In a new article for Seoul Magazine, Julia Mellor of Makgeolli Mamas & Papas Korea (MMPK) discusses her organization, the growing foreigner interest in makgeolli, and how brewers and joomaks are changing. If you’re new to the makgeolli scene, this article provides some great state-of-the-industry insight. A few choice bits from the article:
“For the most iconic makgeolli drinking experience, dark and rough-looking bars with metal kettles – and what many have mistaken for dog bowls – were plentiful. One of the many charms of makgeolli is this rowdy but intimate combination of endless drinks and sharing good times. When the rain falls, like clockwork these bars become packed with people searching out their comfort food and drink, sheltering from the deluge.
While these jumak, as they are called in Korean, can still be readily found, as time went on we saw more and more bars emerge that were giving Korean traditional alcohol a more updated and modern treatment. Not only were new bars serving makgeolli imported from all over the nine provinces in stylish carafes but the accompanying food began to push the envelope beyond the regular pajeon, a makgeolli pairing so ingrained in the Korean psyche it is difficult to imagine one without the other. Deep metal bowls were replaced with smaller ceramic cups, and the loud crowd gave way to first dates and deep conversations. Makgeolli had made its first steps into the world of respectable drinking culture.”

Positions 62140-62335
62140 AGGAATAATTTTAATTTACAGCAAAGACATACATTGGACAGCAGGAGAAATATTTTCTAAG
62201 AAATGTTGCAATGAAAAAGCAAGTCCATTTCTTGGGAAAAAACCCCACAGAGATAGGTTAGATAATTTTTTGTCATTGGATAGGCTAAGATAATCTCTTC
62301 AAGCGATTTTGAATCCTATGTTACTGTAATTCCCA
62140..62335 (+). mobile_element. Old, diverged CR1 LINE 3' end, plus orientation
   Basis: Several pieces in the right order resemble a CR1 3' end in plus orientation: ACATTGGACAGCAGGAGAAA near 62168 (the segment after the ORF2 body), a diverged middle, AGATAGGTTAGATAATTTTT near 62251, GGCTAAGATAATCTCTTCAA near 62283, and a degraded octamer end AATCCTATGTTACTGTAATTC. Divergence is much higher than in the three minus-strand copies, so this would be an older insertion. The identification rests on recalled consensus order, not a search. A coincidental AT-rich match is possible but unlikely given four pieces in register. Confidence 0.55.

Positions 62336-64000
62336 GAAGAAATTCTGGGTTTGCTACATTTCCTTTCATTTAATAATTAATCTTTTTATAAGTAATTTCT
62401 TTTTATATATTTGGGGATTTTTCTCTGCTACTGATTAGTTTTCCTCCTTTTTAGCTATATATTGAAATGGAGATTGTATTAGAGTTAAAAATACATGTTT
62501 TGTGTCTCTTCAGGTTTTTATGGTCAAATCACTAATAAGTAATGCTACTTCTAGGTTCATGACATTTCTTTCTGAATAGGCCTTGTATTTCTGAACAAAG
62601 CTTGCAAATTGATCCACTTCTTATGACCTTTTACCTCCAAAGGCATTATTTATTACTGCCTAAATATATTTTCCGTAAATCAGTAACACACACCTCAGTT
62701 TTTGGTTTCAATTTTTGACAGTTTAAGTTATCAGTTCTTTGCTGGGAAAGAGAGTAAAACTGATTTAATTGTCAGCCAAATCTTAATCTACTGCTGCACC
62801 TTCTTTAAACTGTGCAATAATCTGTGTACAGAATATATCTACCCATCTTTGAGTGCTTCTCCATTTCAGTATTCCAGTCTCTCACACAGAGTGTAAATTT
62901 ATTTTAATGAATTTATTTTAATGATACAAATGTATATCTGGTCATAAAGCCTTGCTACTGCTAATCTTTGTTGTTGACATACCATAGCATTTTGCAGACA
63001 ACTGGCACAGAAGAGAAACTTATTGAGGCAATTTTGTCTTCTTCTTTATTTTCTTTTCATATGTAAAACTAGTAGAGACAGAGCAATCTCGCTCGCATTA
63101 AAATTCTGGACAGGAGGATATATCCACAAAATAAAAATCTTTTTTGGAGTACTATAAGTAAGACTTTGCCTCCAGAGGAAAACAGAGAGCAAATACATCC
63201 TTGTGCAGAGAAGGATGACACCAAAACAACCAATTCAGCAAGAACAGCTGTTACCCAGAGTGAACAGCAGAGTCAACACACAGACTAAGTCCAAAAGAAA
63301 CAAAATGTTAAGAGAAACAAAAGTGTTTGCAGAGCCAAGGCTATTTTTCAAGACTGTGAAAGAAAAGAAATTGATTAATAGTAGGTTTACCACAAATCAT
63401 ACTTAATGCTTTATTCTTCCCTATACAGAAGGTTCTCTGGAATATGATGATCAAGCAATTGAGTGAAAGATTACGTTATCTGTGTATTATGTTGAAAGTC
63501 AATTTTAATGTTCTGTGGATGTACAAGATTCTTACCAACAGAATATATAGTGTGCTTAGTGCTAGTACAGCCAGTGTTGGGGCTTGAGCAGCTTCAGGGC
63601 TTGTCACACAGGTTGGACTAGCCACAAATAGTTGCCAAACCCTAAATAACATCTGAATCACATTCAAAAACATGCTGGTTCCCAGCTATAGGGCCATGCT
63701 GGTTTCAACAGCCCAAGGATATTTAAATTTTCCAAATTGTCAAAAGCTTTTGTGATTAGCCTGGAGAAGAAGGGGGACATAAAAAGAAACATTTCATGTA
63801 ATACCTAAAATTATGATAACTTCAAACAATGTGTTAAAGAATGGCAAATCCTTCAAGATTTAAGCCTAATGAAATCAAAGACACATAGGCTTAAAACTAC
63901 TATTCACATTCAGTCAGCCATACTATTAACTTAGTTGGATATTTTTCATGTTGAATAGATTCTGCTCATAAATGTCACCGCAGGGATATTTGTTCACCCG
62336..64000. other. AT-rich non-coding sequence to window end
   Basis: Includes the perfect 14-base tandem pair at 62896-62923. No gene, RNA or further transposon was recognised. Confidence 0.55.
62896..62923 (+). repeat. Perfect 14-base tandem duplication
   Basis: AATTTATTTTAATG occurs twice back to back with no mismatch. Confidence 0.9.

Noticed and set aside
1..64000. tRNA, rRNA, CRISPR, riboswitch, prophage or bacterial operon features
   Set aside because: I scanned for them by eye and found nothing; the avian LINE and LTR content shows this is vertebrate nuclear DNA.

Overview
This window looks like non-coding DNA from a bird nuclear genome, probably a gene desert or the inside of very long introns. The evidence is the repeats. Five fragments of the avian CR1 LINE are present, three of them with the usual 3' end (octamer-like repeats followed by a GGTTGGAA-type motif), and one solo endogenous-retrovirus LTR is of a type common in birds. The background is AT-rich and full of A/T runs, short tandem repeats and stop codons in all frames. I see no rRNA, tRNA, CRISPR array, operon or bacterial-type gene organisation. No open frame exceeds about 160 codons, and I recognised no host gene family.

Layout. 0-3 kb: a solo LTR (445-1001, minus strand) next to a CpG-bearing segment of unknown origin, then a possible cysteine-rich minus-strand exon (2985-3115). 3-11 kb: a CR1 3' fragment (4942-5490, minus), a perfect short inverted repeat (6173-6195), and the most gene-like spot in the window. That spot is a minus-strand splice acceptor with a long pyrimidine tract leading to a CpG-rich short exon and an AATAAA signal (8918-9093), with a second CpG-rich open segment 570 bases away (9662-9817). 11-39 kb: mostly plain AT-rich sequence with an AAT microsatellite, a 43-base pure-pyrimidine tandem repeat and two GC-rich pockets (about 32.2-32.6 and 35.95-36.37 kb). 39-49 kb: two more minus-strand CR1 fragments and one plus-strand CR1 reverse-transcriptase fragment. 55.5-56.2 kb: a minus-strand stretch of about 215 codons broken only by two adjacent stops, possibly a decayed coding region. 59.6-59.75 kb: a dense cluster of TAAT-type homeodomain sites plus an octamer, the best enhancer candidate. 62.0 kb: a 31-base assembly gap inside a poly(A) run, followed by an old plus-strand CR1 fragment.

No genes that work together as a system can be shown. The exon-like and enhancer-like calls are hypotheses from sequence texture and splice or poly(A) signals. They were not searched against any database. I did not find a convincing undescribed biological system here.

“So what of the future of makgeolli? Both MMPK and Makgeolli Makers believe the key is in education, awareness and experimentation. The more opportunities there are to taste, learn about and brew makgeolli, the further the industry can develop and improve. As MMPK moves toward tourism for expats and travellers who want to deepen their experience of Korean alcohol, Makgeolli Makers continues to push boundaries and sow the seeds of brewing education. In a small alley of the Jongno neighborhood of Ikseon-dong, a co-op of makgeolli brewers, both Korean and international, has opened a brew space purely for recipe experimentation and development. With the apt name of “Jaju,” meaning “often,” and nestled in an idyllic hanok setting, the group is dedicated to honing their brewing skills and sharing knowledge of the craft. The makgeolli industry is a wheel with many spokes, each with its own role in restoring quality and reviving the traditions of a drink that has so much to give.”
Read the whole article at Seoul Magazine here.